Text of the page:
In the third year of Hoshea's reign in Israel, Ahaz's son Hezekiah rules as king in Judah.
Unlike his father, Hezekiah is a good king. In fact, he's an uncommonly good king.
Beginning at age twenty-five, he reigns twenty-nine more years, during which time he removes the sacred poles, pillars, and high places.
He also destroys the bronze serpent Moses had used (in a good, divinely-sanctioned way) in Numbers to help save the Israelites from fiery, flying serpent attacks. The serpent was called Nehushtan.
None of the kings of Judah were like Hezekiah in righteousness and piety before or after him.
He keeps all God's commandments, follows the ways of Moses, rebels against Assyria, and fights the Philistines.
In the fourth year of Hezekiah's reign, the King of Assyria, Shalmaneser (he finally gets a name in this chapter), besieges Samaria and destroys it.
In the sixth year of Hezekiah's reign, the Israelites of the northern kingdom are sent into exile as punishment for ignoring God's laws as given to Moses.
In the fourteenth year of Hezekiah's reign, Sennacherib, the new Assyrian King, decides to invade Judah. He captures all the fortified cities.
Hezekiah asks Sennacherib to lay off, saying that he'll take whatever penalty the Assyrians want him to pay.
Sennacherib wants Hezekiah to give him three hundred talents of silver and thirty of gold. Hezekiah agrees to pay up, stripping gold and treasure from the Temple.
But Sennacherib sends a massive army with his envoy, the Rabshakeh, to Jerusalem to collect the tribute.
They meet Eliakim, Shebnah, and Joah (Hezekiah's envoys) at a pool.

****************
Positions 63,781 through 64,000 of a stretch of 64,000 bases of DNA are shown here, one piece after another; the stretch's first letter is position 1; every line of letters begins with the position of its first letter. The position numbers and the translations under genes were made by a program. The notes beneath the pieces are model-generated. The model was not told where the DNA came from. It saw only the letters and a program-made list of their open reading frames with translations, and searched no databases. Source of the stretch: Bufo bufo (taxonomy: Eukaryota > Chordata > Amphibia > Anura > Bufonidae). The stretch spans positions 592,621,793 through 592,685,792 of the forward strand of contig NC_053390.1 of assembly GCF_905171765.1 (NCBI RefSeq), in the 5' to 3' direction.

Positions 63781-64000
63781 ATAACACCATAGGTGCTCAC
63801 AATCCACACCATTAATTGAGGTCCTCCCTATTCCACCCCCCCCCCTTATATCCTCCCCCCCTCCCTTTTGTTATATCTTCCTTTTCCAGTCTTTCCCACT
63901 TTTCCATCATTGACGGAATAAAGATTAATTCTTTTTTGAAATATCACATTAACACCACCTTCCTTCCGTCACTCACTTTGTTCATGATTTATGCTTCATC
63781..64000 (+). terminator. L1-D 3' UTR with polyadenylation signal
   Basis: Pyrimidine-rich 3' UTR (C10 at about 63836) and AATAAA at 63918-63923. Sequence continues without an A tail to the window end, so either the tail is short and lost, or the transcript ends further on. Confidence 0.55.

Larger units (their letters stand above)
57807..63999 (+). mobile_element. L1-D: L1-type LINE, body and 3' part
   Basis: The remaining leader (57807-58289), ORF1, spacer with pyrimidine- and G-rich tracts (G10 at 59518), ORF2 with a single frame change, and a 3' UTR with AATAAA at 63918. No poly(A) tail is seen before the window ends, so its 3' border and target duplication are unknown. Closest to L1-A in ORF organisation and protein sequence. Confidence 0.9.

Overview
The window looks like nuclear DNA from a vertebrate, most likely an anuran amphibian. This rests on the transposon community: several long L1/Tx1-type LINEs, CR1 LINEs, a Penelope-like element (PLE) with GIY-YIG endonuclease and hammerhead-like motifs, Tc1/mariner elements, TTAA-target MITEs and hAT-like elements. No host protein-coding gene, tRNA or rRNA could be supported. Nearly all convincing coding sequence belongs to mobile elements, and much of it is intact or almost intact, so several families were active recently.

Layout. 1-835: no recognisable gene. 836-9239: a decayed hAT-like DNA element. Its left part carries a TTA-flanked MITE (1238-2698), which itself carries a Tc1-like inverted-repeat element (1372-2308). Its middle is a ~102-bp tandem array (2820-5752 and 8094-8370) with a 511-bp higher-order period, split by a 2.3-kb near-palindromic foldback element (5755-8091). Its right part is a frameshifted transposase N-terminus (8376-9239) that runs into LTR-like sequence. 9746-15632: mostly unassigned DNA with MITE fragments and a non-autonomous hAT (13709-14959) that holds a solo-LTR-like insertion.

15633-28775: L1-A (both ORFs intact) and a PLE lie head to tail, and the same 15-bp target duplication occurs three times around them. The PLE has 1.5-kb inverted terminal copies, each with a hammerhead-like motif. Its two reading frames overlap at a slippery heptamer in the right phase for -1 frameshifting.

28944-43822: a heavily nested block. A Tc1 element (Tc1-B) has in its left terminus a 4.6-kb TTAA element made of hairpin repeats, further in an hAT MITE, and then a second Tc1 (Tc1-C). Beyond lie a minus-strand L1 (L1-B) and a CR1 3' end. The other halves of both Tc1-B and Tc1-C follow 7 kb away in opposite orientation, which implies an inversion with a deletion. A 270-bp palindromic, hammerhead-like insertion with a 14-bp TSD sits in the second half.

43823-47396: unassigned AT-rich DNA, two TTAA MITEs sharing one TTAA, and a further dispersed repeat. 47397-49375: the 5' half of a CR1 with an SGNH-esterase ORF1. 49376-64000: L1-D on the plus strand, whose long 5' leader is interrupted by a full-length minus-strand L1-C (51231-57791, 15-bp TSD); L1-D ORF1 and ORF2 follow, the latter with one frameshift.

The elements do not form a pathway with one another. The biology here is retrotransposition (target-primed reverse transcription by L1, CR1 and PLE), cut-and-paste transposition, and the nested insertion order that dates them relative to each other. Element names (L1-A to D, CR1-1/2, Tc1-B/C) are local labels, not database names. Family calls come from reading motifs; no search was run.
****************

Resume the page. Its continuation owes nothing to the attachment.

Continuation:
An Unsavory Meal
The Rabshakeh boasts and mocks them, sending a message from Sennacherib.
He says that no one can resist the king. They shouldn't think that making an alliance with Egypt (which they've done) can help them.
He challenges them to find horsemen to saddle two thousand of the Assyrians' own horses and fight. Relying on the Lord won't help, he says, since the Lord commanded Sennacherib to attack.
The nervous trio of messengers ask the Rabshakeh to speak to them in Aramaic and not Hebrew so that the people in Jerusalem won't understand what is being said.
The Rabshakeh says that everyone—the people along with the king and the royalty—are doomed to eat their own excrement and drink their own urine when the Assyrians starve out the city. Um, ew.
He calls out to the people in Hebrew, saying that reliance on Hezekiah won't help them. They should surrender to the Assyrians and let them take them away to Assyria with them, which is a nice place. God, says the Rabshakeh, won't help them either. None of the other nations' gods could save people from the Assyrians.
The people and the three messengers say nothing in response (which is what Hezekiah told them to do) and the trio return to Hezekiah, tearing their clothes and telling him what the Rabshakeh said.